In 1970, Robert Irwin gave up his studio and sold his art supplies. The midcareer painter and sculptor “simply stopped being an artist in those senses,” as he told Lawrence Weschler for the classic biography Seeing Is Forgetting the Name of the Thing One Sees. Irwin’s renunciation of objects was painful—“it was the loss of a way of thinking.” But in the late 1960s, it became clear to him that what mattered most were conditions, not objects, and he committed himself solely to making works centered on the light, space, and other qualities of their sites.
Irwin’s renunciation is legendary among artists, particularly in the West, the landscape of which shaped his convictions. Just as Tony Smith was inspired by driving the unfinished New Jersey Turnpike, Irwin had an artistic turning point while wandering the Mojave Desert, drawn to its “quality of phenomena” and its lack of “identifications or connotations.” To produce an art of this experience, he realized, he could create temporary installations of translucent white scrims, which would make an exhibition space unfamiliar, thereby drawing attention to the phenomena within it and facilitating “extended subjective perception.” Irwin installed his first scrim, a horizontal partition called Fractured Light—Partial Scrim Ceiling—Eye-Level Wire, in a small gallery at the Museum of Modern Art in 1970, and has made temporary scrims ever since.
While these ephemeral, site-specific installations cannot themselves be the subject of a museum retrospective, Irwin’s interest in the conditional can be seen to an extent in the lasting objects he made before 1970. At the Hirshhorn, Evelyn Hankins curated an elegant and concise selection of these works. The earliest were “handheld paintings” (displayed horizontally in vitrines) from the late 1950s: intimate, intense abstractions, atmospheric despite their compressed space. Wide wood frames surround the thickly textured compositions. It’s delightful to imagine grasping these works, reorienting them, moving to change the light.
In the early 1960s, Irwin painted larger works meant for the wall—first, the “pick-up sticks” series, in which loose, colorful lines hover on fields of ocher, brown, and peach. Moving on from such gestural, spontaneous-seeming lines, he began making precise horizontal stripes across hazy gray, gold, and rose fields, often evocative of sky, in his controlled “line paintings.” Two “dot paintings” (1963–65) in the show seemed blank at a distance. At midrange, one perceived an ambiguous area of color that appeared to hover at the center of each canvas. Up close, the illusion was revealed: the apparently floating field of color was actually a concentration of dots painted on a convex bulge in the canvas. A fine-tuning of the viewer’s perceptual awareness is the point of these various works, and by the later 1960s Irwin phased painting out in favor of light itself, making translucent acrylic columns for it to pass through and reflective, shadow-casting acrylic and aluminum discs.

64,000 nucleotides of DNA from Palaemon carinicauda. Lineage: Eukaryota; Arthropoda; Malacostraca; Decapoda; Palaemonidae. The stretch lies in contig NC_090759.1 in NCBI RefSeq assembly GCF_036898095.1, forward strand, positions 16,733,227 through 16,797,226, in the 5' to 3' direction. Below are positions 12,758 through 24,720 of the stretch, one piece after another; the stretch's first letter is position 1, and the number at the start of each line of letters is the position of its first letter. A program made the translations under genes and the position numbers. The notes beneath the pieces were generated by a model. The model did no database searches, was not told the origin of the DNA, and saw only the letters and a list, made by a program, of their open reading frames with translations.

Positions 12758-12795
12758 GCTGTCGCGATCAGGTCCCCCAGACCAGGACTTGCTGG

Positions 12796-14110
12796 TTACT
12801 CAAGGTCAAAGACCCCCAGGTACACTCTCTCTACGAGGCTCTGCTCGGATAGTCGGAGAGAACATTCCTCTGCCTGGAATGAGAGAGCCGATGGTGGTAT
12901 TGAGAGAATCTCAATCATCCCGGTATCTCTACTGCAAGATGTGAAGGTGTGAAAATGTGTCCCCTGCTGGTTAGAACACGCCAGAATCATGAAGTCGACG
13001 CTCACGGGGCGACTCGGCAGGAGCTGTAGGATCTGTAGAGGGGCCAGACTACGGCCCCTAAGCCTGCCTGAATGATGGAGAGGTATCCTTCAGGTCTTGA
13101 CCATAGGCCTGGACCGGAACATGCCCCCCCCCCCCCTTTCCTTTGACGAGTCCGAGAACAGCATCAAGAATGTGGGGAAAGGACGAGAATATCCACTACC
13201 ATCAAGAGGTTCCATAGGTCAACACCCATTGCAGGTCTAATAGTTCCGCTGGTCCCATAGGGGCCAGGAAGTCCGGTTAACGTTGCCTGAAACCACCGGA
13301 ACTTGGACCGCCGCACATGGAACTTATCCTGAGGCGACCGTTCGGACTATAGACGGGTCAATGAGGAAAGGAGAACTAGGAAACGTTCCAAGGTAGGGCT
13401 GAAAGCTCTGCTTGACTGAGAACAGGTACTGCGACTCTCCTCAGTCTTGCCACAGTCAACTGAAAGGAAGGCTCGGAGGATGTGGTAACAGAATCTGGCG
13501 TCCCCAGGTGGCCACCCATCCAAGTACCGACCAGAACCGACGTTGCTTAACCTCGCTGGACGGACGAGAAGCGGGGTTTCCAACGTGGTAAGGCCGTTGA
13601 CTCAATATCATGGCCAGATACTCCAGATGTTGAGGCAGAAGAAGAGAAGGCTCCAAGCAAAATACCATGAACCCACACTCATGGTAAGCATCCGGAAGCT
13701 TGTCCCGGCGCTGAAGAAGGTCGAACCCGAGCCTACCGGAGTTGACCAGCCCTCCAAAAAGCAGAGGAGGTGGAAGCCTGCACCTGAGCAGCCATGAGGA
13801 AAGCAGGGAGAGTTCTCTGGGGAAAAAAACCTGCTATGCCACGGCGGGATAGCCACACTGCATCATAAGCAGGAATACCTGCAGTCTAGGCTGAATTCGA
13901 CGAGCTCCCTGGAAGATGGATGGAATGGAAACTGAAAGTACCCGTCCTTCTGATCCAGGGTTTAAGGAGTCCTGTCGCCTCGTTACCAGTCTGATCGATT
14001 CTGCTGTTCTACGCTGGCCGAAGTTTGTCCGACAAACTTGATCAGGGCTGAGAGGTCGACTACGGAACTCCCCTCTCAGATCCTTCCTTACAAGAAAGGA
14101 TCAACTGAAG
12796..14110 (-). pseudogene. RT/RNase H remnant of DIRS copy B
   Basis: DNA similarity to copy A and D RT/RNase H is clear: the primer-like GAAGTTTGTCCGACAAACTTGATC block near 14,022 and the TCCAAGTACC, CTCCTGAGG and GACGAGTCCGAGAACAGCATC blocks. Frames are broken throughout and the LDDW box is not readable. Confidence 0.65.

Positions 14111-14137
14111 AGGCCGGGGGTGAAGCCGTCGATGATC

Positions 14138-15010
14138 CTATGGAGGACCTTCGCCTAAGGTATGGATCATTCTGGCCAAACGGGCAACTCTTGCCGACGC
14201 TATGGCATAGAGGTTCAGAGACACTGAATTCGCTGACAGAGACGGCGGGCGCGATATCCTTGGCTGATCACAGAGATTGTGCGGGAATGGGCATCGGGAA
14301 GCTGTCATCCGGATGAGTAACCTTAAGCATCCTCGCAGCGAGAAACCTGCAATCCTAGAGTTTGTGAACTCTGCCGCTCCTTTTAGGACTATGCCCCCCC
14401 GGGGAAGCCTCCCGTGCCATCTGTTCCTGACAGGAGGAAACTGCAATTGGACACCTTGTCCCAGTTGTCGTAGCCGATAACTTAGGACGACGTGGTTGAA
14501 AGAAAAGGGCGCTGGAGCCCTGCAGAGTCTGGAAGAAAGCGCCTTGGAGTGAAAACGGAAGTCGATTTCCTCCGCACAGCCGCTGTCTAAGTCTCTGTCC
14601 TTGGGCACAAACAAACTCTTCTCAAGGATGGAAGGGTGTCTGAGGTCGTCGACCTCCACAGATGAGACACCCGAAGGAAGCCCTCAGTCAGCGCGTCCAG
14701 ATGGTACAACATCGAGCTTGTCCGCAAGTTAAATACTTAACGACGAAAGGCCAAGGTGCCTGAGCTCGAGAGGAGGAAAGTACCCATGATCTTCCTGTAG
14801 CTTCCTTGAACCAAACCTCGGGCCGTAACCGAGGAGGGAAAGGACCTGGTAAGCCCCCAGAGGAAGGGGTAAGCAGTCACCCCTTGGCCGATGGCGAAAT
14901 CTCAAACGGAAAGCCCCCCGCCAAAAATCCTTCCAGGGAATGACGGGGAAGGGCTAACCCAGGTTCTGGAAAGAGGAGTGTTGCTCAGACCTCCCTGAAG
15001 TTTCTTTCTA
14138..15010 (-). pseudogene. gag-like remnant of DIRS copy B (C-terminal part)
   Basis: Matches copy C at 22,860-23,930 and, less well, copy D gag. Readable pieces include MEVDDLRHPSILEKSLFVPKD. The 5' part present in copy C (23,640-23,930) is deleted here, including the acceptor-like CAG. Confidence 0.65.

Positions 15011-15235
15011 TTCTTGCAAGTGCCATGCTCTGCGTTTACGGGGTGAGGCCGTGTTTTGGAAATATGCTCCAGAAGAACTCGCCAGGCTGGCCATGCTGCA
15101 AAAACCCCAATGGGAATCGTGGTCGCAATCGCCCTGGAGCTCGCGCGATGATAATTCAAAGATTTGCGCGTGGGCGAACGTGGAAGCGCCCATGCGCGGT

Although focusing on Irwin’s early object-based practice, the show offered one new scrim installation, Square the Circle—a long piece of the translucent material spanning one end of the circular gallery space, giving the Hirshhorn’s doughnut-shaped Brutalist building a straight interior facet. Unlike Irwin’s scrims currently on view at Dia:Beacon, which form a mazelike installation filled with natural light, his intervention in the Hirshhorn had the effect of closing off the architecture.
Irwin’s scrims are blank, almost spectral interventions, yet they transform the character of the spaces they divide. They erase, redirect, and obfuscate, allowing us to see our museums and their operations anew. Further, as with Square the Circle—exhibited at a branch of the Smithsonian Institution, on the National Mall, at a moment of deeply fractured public life in which walls are proposed as political borders—such works can speak not only to the conditions of their exhibition sites but also to a broader social environment.